TAP applies the principles of the European Bank of Reconstruction and Development (EBRD), as well as other international standards. Both initiatives have been developed in the robust framework of these rules, in order to ensure that affected households will restore and –improve where possible– their income streams, crop production levels and living standards as compared to before TAP’s construction.
For the soil studies, TAP is collaborating with specialists from the Agricultural University of Athens. The team of scientists produces soil analyses of the affected agricultural land that the pipeline crosses in Greece and has already conducted relevant studies for approximately 18% of TAP’s Greek section (more than 100km out of the 550km). The results of these studies will provide TAP with useful information that will assist in the monitoring of the land reinstatement process and in the development of suggestions for improved soil quality. Once completed, the findings are also shared with land owners and users, together with accompanying proposals for:
- enhancing the productive and added value of their crops
- cultivating alternative, yet equally yielding and/or profitable, crops
The financial management training pertains to seminars implemented with the collaboration of Deloitte, for households affected by the project’s land easement and acquisition process. The training covers topics such as family budgeting and economics; savings and investment options; insurance for farmers; as well as information about tax obligations and deadlines.
The first seminars have been held in Antheia (Alexandroupolis Municipality), Kosmio (Komotini Municipality) and Chrysoupoli (Nestos Municipality). Additional seminars have been scheduled to assist locals in the wider communities along the pipeline route improve their livelihoods.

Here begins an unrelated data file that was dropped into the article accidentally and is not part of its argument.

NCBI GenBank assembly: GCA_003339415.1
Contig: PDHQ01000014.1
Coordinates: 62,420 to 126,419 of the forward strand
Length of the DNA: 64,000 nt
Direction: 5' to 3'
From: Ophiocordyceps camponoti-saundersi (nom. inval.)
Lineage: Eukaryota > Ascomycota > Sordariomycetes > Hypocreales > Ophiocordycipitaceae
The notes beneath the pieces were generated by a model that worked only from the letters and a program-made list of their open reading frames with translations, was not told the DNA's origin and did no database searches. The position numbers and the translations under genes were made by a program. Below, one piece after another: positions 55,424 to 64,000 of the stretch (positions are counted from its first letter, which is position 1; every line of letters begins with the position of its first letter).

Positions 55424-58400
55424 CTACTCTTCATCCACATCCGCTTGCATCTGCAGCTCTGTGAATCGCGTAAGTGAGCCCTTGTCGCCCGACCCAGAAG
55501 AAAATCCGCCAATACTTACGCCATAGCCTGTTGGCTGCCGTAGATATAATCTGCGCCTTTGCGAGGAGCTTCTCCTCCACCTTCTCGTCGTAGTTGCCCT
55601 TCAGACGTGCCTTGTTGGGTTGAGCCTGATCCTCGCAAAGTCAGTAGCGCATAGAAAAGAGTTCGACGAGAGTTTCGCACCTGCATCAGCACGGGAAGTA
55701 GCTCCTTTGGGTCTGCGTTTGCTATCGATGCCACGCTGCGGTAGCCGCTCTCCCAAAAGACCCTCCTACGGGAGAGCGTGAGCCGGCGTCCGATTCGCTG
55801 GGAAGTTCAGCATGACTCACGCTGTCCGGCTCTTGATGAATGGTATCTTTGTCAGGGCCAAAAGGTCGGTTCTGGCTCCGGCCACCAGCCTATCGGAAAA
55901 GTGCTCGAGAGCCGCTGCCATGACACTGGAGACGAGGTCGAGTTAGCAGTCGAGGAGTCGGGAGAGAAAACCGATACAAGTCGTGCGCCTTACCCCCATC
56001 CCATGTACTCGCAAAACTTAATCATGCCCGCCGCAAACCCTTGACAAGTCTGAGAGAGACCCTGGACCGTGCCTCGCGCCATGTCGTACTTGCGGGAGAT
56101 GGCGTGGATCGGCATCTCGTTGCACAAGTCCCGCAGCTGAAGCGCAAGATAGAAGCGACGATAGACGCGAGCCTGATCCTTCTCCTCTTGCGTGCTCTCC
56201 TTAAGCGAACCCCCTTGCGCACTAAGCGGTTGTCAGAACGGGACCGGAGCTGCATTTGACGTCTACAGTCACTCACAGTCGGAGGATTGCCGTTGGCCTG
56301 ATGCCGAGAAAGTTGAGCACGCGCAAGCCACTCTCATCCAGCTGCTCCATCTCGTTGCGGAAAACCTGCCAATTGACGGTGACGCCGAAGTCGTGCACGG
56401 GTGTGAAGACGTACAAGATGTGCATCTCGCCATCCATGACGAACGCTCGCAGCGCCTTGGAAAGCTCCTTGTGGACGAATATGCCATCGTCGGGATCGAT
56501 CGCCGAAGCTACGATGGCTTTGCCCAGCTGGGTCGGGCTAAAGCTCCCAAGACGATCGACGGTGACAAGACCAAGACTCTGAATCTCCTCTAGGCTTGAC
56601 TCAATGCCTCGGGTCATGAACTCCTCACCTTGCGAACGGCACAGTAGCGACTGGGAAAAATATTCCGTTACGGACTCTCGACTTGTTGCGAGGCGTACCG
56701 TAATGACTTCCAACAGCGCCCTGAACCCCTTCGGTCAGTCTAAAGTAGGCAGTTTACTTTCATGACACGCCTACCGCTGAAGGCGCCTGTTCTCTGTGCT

About the Trans Adriatic Pipeline (TAP)
TAP will transport natural gas from the giant Shah Deniz II field in Azerbaijan to Europe. The approximately 878 km long pipeline will connect with the Trans Anatolian Pipeline (TANAP) at the Turkish-Greek border at Kipoi, cross Greece and Albania and the Adriatic Sea, before coming ashore in Southern Italy.
TAP’s routing can facilitate gas supply to several South Eastern European countries, including Bulgaria, Albania, Bosnia and Herzegovina, Montenegro, Croatia and others. TAP’s landfall in Italy provides multiple opportunities for further transport of Caspian natural gas to some of the largest European markets such as Germany, France, the UK, Switzerland and Austria.
TAP will promote economic development and job creation along the pipeline route; it will also be a major source of foreign direct investment. With first gas sales to Georgia and Turkey targeted for late 2018, first deliveries to Europe will follow around early 2020.
TAP’s shareholding is comprised of BP (20%), SOCAR (20%), Snam (20%), Fluxys (19%), Enagás (16%) and Axpo (5%).
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